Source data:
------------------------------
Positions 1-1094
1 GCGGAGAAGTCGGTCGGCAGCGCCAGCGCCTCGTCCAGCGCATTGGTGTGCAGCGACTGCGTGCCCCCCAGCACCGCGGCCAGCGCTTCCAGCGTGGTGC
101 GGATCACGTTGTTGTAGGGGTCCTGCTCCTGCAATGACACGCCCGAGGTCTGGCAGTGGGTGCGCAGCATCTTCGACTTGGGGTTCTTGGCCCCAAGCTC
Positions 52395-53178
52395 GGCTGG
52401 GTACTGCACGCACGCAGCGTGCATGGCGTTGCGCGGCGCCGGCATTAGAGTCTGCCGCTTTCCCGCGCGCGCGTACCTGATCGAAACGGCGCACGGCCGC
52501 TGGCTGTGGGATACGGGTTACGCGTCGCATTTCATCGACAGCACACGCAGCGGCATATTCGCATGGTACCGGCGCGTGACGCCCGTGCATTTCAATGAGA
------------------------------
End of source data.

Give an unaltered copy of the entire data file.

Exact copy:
Positions 1-1094
1 GCGGAGAAGTCGGTCGGCAGCGCCAGCGCCTCGTCCAGCGCATTGGTGTGCAGCGACTGCGTGCCCCCCAGCACCGCGGCCAGCGCTTCCAGCGTGGTGC
101 GGATCACGTTGTTGTAGGGGTCCTGCTCCTGCAATGACACGCCCGAGGTCTGGCAGTGGGTGCGCAGCATCTTCGACTTGGGGTTCTTGGCCCCAAGCTC
Positions 52395-53178
52395 GGCTGG
52401 GTACTGCACGCACGCAGCGTGCATGGCGTTGCGCGGCGCCGGCATTAGAGTCTGCCGCTTTCCCGCGCGCGCGTACCTGATCGAAACGGCGCACGGCCGC
52501 TGGCTGTGGGATACGGGTTACGCGTCGCATTTCATCGACAGCACACGCAGCGGCATATTCGCATGGTACCGGCGCGTGACGCCCGTGCATTTCAATGAGA